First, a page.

II. Semiotics and salvation.
In addition to things (whether useful or enjoyable) and in addition to things that are also signs, there are things that are nothing but signs: “There are other signs whose whole function consists in signifying. Words, for example: nobody uses words except in order to signify something. From this it may be understood what I mean by signs: those things which are employed to signify something” (1.5). Signification occurs when a thing or a “pure sign” evokes a thought that is something beyond the sensible impression of the thing itself. The triadic character of Augustine’s semiotic is notable. A sign evokes a thought, but only for a subject or interpreter. R.A. Markus claims that this is an Augustinian innovation. Earlier attempts to define signs had been diadic, or had included “concept” as a third element, but none had arrived at the triadic relation that included the interpreter in the very definition of sign.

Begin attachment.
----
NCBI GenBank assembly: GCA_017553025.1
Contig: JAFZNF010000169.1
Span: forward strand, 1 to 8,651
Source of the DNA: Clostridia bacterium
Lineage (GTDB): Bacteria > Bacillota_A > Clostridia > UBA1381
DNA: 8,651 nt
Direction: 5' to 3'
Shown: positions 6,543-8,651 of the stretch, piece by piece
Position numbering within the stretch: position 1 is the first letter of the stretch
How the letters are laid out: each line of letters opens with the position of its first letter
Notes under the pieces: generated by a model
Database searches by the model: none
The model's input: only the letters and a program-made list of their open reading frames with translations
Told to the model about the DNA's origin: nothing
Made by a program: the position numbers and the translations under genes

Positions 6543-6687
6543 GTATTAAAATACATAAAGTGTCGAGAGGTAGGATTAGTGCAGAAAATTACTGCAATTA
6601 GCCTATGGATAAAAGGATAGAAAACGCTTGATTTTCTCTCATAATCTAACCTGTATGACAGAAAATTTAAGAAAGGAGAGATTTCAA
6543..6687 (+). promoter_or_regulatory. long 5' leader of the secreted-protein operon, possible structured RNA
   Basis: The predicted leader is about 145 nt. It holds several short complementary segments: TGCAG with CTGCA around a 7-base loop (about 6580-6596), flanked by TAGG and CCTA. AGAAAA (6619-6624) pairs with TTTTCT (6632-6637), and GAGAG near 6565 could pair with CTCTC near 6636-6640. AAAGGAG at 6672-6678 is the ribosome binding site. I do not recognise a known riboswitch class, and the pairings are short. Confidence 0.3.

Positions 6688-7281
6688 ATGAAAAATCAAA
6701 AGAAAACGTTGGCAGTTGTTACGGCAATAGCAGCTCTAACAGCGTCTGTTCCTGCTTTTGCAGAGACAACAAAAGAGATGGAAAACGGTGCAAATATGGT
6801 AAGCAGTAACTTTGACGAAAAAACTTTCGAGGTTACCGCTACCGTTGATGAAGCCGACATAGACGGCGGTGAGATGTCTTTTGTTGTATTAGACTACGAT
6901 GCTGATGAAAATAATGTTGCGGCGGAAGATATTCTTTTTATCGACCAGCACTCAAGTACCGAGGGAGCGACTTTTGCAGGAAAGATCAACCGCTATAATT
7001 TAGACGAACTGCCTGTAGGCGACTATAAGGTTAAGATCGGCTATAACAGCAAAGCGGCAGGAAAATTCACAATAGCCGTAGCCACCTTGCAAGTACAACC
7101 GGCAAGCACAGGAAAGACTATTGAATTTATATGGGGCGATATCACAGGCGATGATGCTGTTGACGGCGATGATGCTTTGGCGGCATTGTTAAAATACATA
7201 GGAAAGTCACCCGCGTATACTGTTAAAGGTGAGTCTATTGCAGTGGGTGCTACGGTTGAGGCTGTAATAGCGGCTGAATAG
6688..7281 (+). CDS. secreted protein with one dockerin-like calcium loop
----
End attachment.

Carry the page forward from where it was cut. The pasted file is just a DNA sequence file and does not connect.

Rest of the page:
Augustine further highlights the role of personal signifiers by distinguishing between signa naturalia and signa data, usually rendered as “natural signs” and “given” or “conventional” signs. Natural signs are not dependent on the wish or intention to signify. Signs signify mainly because there is a causal connection between the res and the signum. Signa data depends on some agreement of human beings. A word does not evoke a particular though
t unless the hearer or reader already colludes voluntarily in the language game in play.

Even when talking about signa naturalia Augustine has an expansive conception of sign. Among the examples he gives is the “expression of an angry or depressed person signifies an emotional state even if there is no such wish on the part of the person who is angry or depressed, and likewise any other emotion is revealed by the evidence of the face even if we are not seeking to reveal it.” Signa data cover an even wider range of phenomena. Gestures are signs (2.5; 2.100), and in some places he suggests that the whole realm of human culture is a semiotic process. Augustine does not confine signs to “visible” impressions. Sounds and smells can be “significant” as well as sights. Augustine does not even confine signa data to human beings: “Some animals, too, have signs among themselves by which they show the desires of their minds: a cockerel on finding food gives a vocal sign to its hen to come quickly, and a dove calls to, or is called by, its mate by cooing” (2.4). Though these animal “conventions” are not the result of voluntary decision, they function as a kind of linguistic system among the animals using them.